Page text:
More than half of those who max out tax-free savings accounts are making less than $60,000 a year, so reducing the power of this vehicle is the only thing in the bill that impacts those who are making less than $45,000 a year, who arguably need the help the most.
This is a rather strange concept of equality, and although taxpayers get a benefit when they start to make $45,000 year, we know the way the tax system works here that they benefit from this change to a greater extent the more of that income tax bracket they cover. Therefore, people who are making just over $90,000 like this policy the most. They are going to benefit the most. A family making $180,000 is really in that sweet spot for earning the tax cut. Again, there are newer, higher taxes when they hit $200,000. However, a family income approaching $400,000 could actually be significantly to the positive because of these tax changes. Therefore, that is a bit of a strange approach if the objective is equality.
The impact on people making less than $45,000 a year with this tax change would be they would be losing the opportunity to invest in a tax-free savings account. They would be losing the opportunity to save in the same way, to the same degree, for their future.
One other point I want to make about tax-free savings accounts is that there are specific things within them that are pro-equality. The impact of TFSAs is greater for those who are lower income. This is because of the relative value of an investment in a tax-free savings account versus an investment in an RRSP. These are different savings vehicles. Canadians who are doing financial planning will potentially choose between putting money in a tax-free savings account or in an RRSP. The difference is that if they put their money in an RRSP they get a tax deduction at the beginning, but then they pay tax on it when it is converted to a RRIF and withdrawn from the RRIF in the future. On a tax-free savings account they have to pay tax on that money up front, but then they can accumulate interest tax free.
They are different kinds of vehicles, and I would obviously encourage Canadians to save their money in one or both of these vehicles. However, the greatest value of an RRSP is for those who can achieve a significant tax differential between the taxes they would have paid on that money. They are not paying tax on it during their working years, but then they do pay tax in the future. Therefore, if they are paying income tax at a very high rate and they can reduce that amount during their working life, but then during their retired years they can draw on that and pay a much lower rate of tax, that is really where the greatest value is in an RRSP.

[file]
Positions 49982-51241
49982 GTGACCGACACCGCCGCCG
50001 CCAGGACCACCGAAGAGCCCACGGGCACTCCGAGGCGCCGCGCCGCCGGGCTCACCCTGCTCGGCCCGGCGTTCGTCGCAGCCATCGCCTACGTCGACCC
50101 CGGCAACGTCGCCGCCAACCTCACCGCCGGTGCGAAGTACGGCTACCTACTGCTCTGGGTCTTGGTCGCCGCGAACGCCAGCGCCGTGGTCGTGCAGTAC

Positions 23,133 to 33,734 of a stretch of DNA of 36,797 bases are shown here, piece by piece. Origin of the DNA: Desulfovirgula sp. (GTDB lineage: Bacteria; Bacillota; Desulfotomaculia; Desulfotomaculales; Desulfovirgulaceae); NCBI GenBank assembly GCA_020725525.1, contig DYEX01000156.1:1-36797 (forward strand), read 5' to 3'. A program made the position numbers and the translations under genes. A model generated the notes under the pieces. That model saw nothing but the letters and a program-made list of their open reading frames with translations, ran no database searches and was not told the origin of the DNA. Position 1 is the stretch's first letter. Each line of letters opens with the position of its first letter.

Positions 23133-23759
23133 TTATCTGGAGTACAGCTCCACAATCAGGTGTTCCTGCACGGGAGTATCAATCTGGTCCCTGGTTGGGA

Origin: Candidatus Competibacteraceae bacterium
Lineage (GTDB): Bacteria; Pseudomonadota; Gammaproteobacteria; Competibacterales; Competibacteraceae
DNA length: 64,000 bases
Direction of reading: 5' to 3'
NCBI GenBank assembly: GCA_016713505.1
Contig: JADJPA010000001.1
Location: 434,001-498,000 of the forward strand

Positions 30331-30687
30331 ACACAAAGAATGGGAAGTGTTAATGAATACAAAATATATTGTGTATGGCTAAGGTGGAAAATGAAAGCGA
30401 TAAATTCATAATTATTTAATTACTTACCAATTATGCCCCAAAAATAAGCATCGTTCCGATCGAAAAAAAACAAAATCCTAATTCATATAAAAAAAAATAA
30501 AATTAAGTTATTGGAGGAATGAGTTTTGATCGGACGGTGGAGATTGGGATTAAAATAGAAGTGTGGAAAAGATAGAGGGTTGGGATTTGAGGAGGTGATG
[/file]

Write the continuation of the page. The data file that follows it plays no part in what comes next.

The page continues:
On the other hand, Canadians who are making more modest incomes, who are not in the higher tax brackets, are more likely to opt for the use of the tax-free savings accounts because they do not get the same benefit from that differential. This explains why Canadians of modest and lower incomes clearly use tax-free savings accounts at very significant levels.
The argument has been used on the other side that it is only well-off people who have $10,000 they can save. I am not convinced that is true. There are many modest- and low-income Canadians who make significant sacrifices, not necessarily because they have to this year, but because they believe it is important for them to put money aside for a rainy day or for opportunities for themselves and their children in the future. There are many Canadians who do that, and that is often a very good choice to make.
With regard to the specific point about the difference between the tax treatment of TFSAs and RRSPs, if very wealthy Canadians have $10,000 sitting around, they are probably more likely to put it into an RRSP than in a TFSA. The point is that, as much as well-off people have more money to save, TFSAs are a specific vehicle that is specifically providing a greater relative advantage to those who are of modest and lower income. Therefore, it is important to understand that TFSAs are in many ways inherently more of an equal or pro-equality type of saving vehicle.